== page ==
Diagnosis – 29th December 2010

Amy was diagnosed with type 1 diabetes on the 29th December 2010, aged 10. It was an open and shut case, no possibility of it being anything else.

When I look back now I can see that she displayed many, if not all, of the classic signs of someone with type 1 diabetes. Of course, back then we didn’t what they were or what to look for.


STOP (for a moment): Do you know the classic signs of someone with undiagnosed type 1 diabetes? If not, please take some time to view this excellent video by Diabetes UK and JDRF.


The day before, Amy and Jane had gone shopping but just before going Amy drank a lot of water. In the shopping centre she needed the toilet, then said she was very thirsty, she was trapped in a circle of constant drinking and urinating, a first circle of blue. A classic sign; we didn’t know.

Clearly something wasn’t right.

Jane had previously spoken with one of our good friends who mentioned the possibility of diabetes but it wasn’t until Amy started drinking pints of water that Jane recalled the conversation. The appointment was booked for the 29th at 10am, a few hours before Amy was due to go to her best friend’s birthday party.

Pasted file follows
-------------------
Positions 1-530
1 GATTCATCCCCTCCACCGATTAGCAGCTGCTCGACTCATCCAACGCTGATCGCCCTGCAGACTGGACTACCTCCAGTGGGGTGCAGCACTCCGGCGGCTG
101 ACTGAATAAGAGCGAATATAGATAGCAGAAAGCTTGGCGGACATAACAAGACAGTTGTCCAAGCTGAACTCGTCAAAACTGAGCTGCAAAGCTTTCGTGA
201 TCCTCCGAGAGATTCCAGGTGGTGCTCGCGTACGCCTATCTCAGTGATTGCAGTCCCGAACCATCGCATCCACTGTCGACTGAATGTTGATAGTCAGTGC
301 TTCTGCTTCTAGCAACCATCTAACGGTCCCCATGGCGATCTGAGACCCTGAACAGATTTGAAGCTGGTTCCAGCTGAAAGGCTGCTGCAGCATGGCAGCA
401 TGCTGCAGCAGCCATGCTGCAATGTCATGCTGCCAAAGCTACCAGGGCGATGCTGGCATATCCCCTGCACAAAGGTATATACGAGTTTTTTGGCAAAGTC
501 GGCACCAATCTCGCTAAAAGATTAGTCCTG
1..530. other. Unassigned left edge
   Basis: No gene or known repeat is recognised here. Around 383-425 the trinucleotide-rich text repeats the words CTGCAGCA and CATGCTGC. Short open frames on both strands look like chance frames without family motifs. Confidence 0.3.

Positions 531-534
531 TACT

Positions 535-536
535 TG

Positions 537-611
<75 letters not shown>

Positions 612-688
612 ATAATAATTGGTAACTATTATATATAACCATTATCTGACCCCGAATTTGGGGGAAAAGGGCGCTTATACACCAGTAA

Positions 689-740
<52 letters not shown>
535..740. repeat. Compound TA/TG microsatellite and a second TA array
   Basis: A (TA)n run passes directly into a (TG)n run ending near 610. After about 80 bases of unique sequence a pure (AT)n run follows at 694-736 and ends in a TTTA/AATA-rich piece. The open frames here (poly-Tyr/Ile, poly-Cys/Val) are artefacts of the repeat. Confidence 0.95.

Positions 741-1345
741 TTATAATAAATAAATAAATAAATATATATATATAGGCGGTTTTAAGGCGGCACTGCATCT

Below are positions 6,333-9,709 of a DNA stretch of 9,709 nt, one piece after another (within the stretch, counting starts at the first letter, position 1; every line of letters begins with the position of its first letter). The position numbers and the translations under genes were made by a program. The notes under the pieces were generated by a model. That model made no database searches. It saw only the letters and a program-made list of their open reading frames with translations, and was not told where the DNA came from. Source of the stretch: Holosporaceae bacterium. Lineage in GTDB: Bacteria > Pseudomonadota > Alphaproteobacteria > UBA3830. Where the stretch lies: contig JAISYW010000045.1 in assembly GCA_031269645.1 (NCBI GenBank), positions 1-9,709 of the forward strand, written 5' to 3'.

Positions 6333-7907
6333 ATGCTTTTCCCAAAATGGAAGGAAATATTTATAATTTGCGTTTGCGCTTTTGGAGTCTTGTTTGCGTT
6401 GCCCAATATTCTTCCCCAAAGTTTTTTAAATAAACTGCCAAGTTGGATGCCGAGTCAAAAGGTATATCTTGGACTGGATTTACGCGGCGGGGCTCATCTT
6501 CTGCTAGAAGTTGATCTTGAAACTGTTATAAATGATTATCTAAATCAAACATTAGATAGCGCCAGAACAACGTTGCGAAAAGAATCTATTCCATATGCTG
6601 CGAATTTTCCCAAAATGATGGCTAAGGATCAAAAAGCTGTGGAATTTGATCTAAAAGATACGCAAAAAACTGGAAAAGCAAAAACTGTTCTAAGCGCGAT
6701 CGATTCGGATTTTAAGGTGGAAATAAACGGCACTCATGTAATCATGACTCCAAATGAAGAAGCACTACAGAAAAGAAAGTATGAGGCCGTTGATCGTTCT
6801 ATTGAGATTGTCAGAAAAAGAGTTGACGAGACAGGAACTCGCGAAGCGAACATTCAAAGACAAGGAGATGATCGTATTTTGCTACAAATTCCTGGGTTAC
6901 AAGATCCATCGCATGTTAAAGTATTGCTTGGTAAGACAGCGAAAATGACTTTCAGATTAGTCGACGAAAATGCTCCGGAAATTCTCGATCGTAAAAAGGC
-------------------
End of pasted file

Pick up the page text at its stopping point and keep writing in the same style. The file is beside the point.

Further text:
Our doctor didn’t need time to ponder the options and after testing for ketones and her blood glucose level he called the hospital quickly, saying that they’d call us if we needed to go in, but he’d see if any visit could be postponed until the 30th so Amy could attend the party. Afterwards, Jane and Amy went to visit the birthday girl just to let her know that she might come, she might not.

A few minutes later that bloody phone rang. My heart sank.

At the Royal Hampshire County Hospital in Winchester hospital we went into Sophie’s Place, an area created by the charity Sophie’s Appeal in memory of little Sophie Barringer who lost her life to Wilm’s Disease in December 2004, aged six. Jane was her teacher.

A nurse did another few tests and discussed some personal history, asked about Amy’s symptoms and checked her blood glucose again. We were led into a consultation room by the DSN (diabetes specialist nurse) who started chatting with us, but at the time I felt like it was small talk, just some calm before the storm.

Then a word we didn’t want to hear was spoken, it started with ‘D’, it ended with tears.

Amy didn’t know what it really meant. Jane didn’t know what it really meant. I glanced at Emilia, we both knew exactly what it meant. I glanced at the DSN, her eyes were watering.

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